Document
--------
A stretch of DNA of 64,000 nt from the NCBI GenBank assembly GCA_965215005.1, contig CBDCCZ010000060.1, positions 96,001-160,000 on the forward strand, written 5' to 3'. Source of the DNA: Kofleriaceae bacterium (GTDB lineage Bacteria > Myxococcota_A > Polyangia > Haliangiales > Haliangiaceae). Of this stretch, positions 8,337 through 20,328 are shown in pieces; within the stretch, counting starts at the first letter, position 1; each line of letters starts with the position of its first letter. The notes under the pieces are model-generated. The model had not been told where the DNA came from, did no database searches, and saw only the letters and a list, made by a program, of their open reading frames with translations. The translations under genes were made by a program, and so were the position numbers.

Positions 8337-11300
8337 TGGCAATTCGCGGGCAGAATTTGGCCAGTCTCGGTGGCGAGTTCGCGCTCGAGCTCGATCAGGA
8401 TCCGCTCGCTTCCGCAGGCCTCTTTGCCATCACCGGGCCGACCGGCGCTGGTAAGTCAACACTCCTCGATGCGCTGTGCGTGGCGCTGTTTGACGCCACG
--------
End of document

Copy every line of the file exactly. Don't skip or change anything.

A stretch of DNA of 64,000 nt from the NCBI GenBank assembly GCA_965215005.1, contig CBDCCZ010000060.1, positions 96,001-160,000 on the forward strand, written 5' to 3'. Source of the DNA: Kofleriaceae bacterium (GTDB lineage Bacteria > Myxococcota_A > Polyangia > Haliangiales > Haliangiaceae). Of this stretch, positions 8,337 through 20,328 are shown in pieces; within the stretch, counting starts at the first letter, position 1; each line of letters starts with the position of its first letter. The notes under the pieces are model-generated. The model had not been told where the DNA came from, did no database searches, and saw only the letters and a list, made by a program, of their open reading frames with translations. The translations under genes were made by a program, and so were the position numbers.

Positions 8337-11300
8337 TGGCAATTCGCGGGCAGAATTTGGCCAGTCTCGGTGGCGAGTTCGCGCTCGAGCTCGATCAGGA
8401 TCCGCTCGCTTCCGCAGGCCTCTTTGCCATCACCGGGCCGACCGGCGCTGGTAAGTCAACACTCCTCGATGCGCTGTGCGTGGCGCTGTTTGACGCCACG